5. 5. • Consumer protection – Follows European Directive that ensures that consumers all over the European Union (EU) will have equal rights – The legislative proposal offers protection for consumers in the digital world. • Antitrust Law – Both European and Dutch competition law apply – Treaty on the Functioning of the European Union, article 101 and 102 – The Dutch Competition Authority and the Dutch Competition Act 1998 • Data Protection Law – The Netherlands implemented the EU Data Protection Directive created on the 1st of September 2001 with the Dutch Personal Data Protection Act (DPA). Legal • Employment law – Dutch law grants employees a range of protections that create obligations and potential risks for employers – The requirement to establish a works council for every company with 50 employees or more – An obligation not to discriminate against employees – An obligation to pay employees at least the minimum wage – A full-time work week normally contains not more than 40 hours per week
  6. 6. • 5th most competitive economy in the world, according to Global Competitiveness Report 2015- 2016 • GDP – 679 billion Euro in 2015 • 17th largest economy in the world and the 6th largest in the EU • Over 300 foreign investments projects in 2015 – 2.04 billion US Dollars in capital investment, generating 9300 jobs. • 5th largest exporter of goods in the world. In 2015 exported goods worth almost US$ 668 billion (3.5% of world’s exports) Economic Overview • Trade and patterns for 2017 – Exports are expected to grow 6.3% annually to US$ 961 billion – Imports demand will grow with an average of 7.1% p.a. to US$ 903 billion, meaning that the country will be 8th largest importer in the world – Fuels, office telecom & electrical equipment and basic food will be the main imports, representing 52% – Exports will mainly consist of fuels, chemicals and basic food and they will represent 48% – Mainly imports will be from Germany, China and Russia (39%) – Main export markets will be Germany, Belgium and France (52%) • Indicators • Labour Costs • Levels of consumer’s disposable income – In 2016 Q2, Dutch households had more to spend than in the same quarter last year. Real disposable income was up by 2.1 %year-on-year (CBS) – Disposable Personal Income is expected to be 311687.92 Million Euro by the end of 2016 Q4 • 5.5% (OECD, 2016)Unemployment Rate • € 1,537.20 per month/month gross (2016) Minimum Wage • 60 hours/week Maximum weekly number of working hours • 1.25% per year (Average increase in the negotiated wages in the past 3 years) Average wage increase • 30% tax free allowance on wage tax Expatriates employees with specific expertise • 11.9%Self- employment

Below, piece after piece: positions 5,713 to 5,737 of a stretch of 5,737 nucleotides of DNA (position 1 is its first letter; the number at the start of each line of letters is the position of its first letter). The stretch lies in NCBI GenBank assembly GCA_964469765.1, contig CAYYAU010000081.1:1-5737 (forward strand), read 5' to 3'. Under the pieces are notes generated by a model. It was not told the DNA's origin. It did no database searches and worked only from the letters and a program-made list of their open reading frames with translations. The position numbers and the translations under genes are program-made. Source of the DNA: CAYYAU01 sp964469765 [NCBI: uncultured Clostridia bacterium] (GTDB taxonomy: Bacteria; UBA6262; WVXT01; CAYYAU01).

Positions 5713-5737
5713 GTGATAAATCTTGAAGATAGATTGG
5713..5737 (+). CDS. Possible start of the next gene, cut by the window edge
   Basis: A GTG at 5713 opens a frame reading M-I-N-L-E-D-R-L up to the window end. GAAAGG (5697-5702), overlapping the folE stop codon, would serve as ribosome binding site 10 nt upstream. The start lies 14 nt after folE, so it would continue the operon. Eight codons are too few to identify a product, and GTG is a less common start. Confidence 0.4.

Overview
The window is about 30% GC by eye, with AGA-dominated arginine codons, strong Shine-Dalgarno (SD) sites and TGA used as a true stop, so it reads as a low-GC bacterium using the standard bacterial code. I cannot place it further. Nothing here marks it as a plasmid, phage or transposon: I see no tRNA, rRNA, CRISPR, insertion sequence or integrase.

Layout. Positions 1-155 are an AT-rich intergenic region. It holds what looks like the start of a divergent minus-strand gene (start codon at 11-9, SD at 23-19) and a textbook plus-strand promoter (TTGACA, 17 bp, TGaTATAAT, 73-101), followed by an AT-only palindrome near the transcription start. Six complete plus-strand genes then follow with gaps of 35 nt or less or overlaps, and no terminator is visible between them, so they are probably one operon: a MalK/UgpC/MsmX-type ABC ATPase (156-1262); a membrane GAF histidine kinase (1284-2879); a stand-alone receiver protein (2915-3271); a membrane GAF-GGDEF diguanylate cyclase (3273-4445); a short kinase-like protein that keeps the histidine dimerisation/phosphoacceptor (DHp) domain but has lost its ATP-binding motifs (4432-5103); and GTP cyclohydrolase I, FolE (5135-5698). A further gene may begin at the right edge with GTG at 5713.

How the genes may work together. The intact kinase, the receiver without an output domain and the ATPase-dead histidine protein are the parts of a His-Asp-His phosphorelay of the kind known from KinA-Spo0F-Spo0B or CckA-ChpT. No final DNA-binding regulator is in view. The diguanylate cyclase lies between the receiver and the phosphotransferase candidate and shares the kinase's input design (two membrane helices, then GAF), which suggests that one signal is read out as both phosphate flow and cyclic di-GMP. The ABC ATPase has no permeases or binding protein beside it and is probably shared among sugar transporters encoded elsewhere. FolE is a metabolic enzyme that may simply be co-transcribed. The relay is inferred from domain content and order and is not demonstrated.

7. 7. • Agri-food – 2nd largest exporter of agri-food products in the world. The sector contributes some 10% to the economy and employment • Chemicals – home to 19 of the top 25 leading chemical companies in the world • Creative – 7.1 billion Euro of annual turnover and ranks 8th place for creative export • Energy – leader in offshore, renewable and smart energy • Information Technology – contribution of 40% to economy Main Industries
  8. 8. • A logistic hub, ranked 2nd in the world for overall logistics performance. Holland is within 24 hours of 95% of Europe’s most lucrative markets, reaching over 170 million consumers – Port of Rotterdam is the largest in Europe and the annual throughput amounts to some 465 million tonnes. – Amsterdam Airport Schiphol is the 3rd in Europe and the 17th in the world for cargo. It connects 301 destinations in 99 countries – More than 14,000 km of road, including 2,235 km of limited- access, high-speed motorways – With 3,200 km of network, the rail system has direct connections to inland container terminals and links to destinations across the EU, Scandinavia and the Middle East Infrastructure and Technology • Digital Gateway to Europe with 100% fiber-optic network – quality, speed and reliability – World’s largest Internet exchange point– Amsterdam Internet Exchange (AMX-IX) – Directly links continental Europe to North America, with 11 out of 15 transatlantic sea cables going directly to the Netherlands – Europe’s largest cyber security cluster – The Hague Security Delta • Home of big IT players - 60% of Forbes 2000 companies in the IT industry have already established operations in Holland – Asus, Google, Hitachi, HP, Microsoft, Sony, Cisco • R&D and Technology incentives – Innovation at its core – 70% of all Dutch innovation is IT related – 4th largest exporter of IT services – Tax incentives • R&D Tax Credit, Innovation Box and Innovation Credit